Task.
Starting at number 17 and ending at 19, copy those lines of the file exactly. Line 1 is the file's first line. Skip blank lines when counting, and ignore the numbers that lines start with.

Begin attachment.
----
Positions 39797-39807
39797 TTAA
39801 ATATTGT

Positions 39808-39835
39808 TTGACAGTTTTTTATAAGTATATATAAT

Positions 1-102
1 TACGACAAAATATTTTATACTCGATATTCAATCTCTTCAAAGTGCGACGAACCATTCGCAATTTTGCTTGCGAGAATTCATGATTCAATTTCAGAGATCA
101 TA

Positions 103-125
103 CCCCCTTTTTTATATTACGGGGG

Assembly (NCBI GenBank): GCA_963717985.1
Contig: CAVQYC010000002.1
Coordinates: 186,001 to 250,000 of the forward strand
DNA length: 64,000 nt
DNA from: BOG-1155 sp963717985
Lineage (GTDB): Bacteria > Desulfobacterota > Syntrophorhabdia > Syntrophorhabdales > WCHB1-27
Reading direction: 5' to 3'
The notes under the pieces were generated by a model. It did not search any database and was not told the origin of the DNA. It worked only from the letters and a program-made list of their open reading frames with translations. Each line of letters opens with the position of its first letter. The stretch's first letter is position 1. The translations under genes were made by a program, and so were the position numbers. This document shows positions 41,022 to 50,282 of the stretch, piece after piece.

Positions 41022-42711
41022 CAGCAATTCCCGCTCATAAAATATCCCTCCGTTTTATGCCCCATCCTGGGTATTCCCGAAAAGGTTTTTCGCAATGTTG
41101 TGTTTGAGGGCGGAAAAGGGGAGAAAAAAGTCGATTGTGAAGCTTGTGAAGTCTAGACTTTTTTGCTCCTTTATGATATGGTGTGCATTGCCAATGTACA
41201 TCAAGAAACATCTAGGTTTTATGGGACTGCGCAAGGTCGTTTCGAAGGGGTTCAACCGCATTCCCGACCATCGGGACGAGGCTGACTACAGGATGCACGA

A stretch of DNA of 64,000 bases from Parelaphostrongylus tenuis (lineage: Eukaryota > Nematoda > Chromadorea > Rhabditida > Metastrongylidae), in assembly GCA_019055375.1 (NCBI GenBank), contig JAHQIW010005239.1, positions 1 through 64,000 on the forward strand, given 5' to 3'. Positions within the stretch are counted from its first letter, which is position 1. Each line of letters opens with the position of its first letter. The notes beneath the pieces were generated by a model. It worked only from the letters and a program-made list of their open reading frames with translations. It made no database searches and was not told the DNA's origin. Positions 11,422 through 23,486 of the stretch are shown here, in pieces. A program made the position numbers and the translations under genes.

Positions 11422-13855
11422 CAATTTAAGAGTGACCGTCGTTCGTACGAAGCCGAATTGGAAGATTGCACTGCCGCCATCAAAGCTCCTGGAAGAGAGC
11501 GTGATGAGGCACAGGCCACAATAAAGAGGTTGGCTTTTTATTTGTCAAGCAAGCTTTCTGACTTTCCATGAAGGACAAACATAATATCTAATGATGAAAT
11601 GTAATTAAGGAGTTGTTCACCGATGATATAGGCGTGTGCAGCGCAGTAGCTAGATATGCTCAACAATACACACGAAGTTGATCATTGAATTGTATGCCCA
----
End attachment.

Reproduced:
Reading direction: 5' to 3'
The notes under the pieces were generated by a model. It did not search any database and was not told the origin of the DNA. It worked only from the letters and a program-made list of their open reading frames with translations. Each line of letters opens with the position of its first letter. The stretch's first letter is position 1. The translations under genes were made by a program, and so were the position numbers. This document shows positions 41,022 to 50,282 of the stretch, piece after piece.

Positions 41022-42711